OC Fest of Ales & Beer Run 5K September 21, 2013 +exclusive promo code

As you may know, one of my favorite elements of craft beer is the community. Drinking beer alone is a magical thing, but add in complete strangers, friends or family to the mix and the beverage is elevated to new heights. One of my major goals with this blog is to grow that community by any means necessary. (TLDR discount code on bottom)

Anaheim Mayor Tom Tait approached me at Noble’s 1st anniversary and asked, “how do we get Anaheim on the beer map?” Months later, a beer festival committee was formed with a few beer heads and a die hard group of people that want to see their city succeed. Devon and Shelly Reeves of Downtown Anaheim, various city volunteers, Brad Daniels, Spence Coleman and I brainstormed how to make a fest different, fun and educational. Getting the chance to volunteer for my city…to bring the community together in the name of great beer…is an honor I don’t take lightly. It’s a lot of hard work and I can’t wait to see it all come together on 9/21! Last year, we made it happen in three months…this year, we’ve had time to relax make it something special.

The event supports a local non-profit – the Downtown Anaheim Association. They intern have weekly farmers markets, art crawls and donate their facilities to children’s groups and others. This year it also helps support an 80 year Anaheim tradition – the Halloween Parade and Fall Festival!

I won’t bore you…it’s a beer fest. I hope my passion has compelled some interest!

For my readers, I’m offering a special discount code: GONZO. This will take $10 off!

The fest is a few days away! I hope to see you there! Stop by OCFestofAles.net and get some! Cheers!

Not Your Pep-Pep’s Historic Home Tour!

by Keith Oleson


It’s official–On May 26 and 27, the Anaheim Neighborhood Association is presenting their Historic Home, Garden, and Brewery Tour.

And this is not your grandmother’s house tour.

If there’s one thing that those of us lucky (crazy) enough to live in the historic areas of downtown Anaheim know it’s that these historic houses are more than just historic houses. They’re homes. They aren’t relics frozen in time to be looked at like artifacts in a museum. They are unique homes with unique owners, and individually and as a community they have unique stories to tell.

ANA’s Historic Home, Garden And Brewery Tour is about more than just the date a house was built, what kind of siding was used and what light fixtures are original. All that is important, but it’s also about these historic homes creating a living community, an ever-growing group of people who love these old homes and their beautiful gardens and the community they create and who want to share their homes, their gardens, and their stories. And, yes, some of those homes, gardens and stories include a love of home brewing! This tour is a chance to really explore the homes and gardens of the Anaheim Colony Historic District from a refreshing perspective.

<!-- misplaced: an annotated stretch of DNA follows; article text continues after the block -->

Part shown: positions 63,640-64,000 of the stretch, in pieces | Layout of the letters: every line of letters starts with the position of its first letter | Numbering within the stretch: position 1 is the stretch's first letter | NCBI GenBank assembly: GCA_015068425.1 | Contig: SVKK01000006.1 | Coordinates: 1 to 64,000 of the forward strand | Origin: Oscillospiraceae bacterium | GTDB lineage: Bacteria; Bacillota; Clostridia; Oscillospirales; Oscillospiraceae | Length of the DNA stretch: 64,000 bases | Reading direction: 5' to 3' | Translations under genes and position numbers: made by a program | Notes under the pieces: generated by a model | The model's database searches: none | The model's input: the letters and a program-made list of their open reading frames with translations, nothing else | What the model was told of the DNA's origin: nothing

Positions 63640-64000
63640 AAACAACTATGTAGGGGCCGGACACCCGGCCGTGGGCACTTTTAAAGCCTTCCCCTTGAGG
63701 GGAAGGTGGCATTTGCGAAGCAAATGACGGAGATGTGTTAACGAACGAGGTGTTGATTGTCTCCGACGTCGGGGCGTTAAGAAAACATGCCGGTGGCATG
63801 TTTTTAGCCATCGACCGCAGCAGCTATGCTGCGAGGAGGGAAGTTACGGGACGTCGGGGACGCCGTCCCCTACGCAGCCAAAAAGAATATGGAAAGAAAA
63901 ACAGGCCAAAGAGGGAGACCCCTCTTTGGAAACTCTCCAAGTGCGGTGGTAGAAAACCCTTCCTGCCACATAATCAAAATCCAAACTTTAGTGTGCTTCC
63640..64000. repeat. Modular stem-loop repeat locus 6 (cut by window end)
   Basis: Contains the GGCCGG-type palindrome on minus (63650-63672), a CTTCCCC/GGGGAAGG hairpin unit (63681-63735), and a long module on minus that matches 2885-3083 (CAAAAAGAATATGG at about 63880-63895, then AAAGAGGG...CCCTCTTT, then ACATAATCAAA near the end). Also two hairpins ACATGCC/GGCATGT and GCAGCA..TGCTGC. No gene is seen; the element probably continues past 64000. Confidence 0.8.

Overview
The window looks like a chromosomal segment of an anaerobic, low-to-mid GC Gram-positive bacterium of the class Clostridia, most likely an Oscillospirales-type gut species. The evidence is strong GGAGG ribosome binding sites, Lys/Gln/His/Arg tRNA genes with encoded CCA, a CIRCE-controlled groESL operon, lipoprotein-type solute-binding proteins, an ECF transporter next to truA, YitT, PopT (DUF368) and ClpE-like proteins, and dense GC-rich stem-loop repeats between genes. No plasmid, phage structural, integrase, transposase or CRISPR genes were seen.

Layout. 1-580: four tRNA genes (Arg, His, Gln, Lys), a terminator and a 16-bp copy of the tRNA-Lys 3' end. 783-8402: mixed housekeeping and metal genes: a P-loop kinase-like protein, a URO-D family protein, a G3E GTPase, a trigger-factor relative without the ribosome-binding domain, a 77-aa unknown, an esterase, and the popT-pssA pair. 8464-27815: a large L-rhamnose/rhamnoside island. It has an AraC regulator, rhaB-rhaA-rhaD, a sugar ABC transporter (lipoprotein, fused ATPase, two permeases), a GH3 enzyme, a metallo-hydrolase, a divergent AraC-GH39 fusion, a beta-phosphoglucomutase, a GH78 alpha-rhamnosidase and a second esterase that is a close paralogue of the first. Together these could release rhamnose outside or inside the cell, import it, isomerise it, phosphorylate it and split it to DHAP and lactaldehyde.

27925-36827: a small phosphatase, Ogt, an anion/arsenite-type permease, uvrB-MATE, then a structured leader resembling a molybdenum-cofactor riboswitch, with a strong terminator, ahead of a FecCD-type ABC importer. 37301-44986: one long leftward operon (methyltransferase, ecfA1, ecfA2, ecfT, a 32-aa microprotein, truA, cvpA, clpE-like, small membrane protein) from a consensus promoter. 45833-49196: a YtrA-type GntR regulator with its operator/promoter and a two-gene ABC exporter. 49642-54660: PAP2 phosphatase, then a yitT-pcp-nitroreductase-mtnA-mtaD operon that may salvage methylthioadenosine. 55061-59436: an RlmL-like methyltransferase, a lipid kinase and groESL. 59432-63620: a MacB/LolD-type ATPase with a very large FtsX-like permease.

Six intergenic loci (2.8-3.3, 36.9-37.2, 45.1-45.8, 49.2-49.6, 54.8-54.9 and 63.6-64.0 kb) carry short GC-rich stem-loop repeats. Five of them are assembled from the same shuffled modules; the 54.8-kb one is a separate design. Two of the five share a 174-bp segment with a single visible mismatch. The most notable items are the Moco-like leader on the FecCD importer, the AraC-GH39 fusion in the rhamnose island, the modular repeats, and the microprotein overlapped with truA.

The tour will feature homes of a variety of architectural styles scattered throughout the Colony. Trolleys will be provided if you prefer to sit back and enjoy the view while your tour the homes and the neighborhood. What a perfect opportunity to look around, see the neighborhoods, and talk to people who share an interest in historic homes and gardens, check out some home breweries, and end the tour at the Anaheim Brewery. Sounds like a perfect way to spend the day.

The tour is about historic homes, the people who love them, and the unique community that is the result.

Check it out at www.anahometour.com

More information will be posted between now and May 26, but mark the date. This is part of the history of the Anaheim Colony and promises to be a great event.

Keith Oleson is a friend, neighbor, and beer drinker of OCBeerBlog

OC Beer Society Chili Cookoff and Bottle Share!

Picture this: a beer blogger so bloated he has resorted to wearing his wife’s old velour stretchy pregnant pants. My post-holiday gut firmly resting on my lap and my ass imprinting the word “yciuJ” on our Microfiber couch like an ass-stamp. The elastic waist band on these babies can easily hold a 20 pound turkey, a couple yams AND an actual baby!

Why so bloated? Today I participated in the OC Beer Society’s first annual chili cook-off and bottle share at Peace Brewing in Anaheim. Before I succumb into my yearly ten-pound anti-booze hibernation, I wanted to get one last binge in before I shed some un-needed lap-lard. Why not do it with rare beers?!?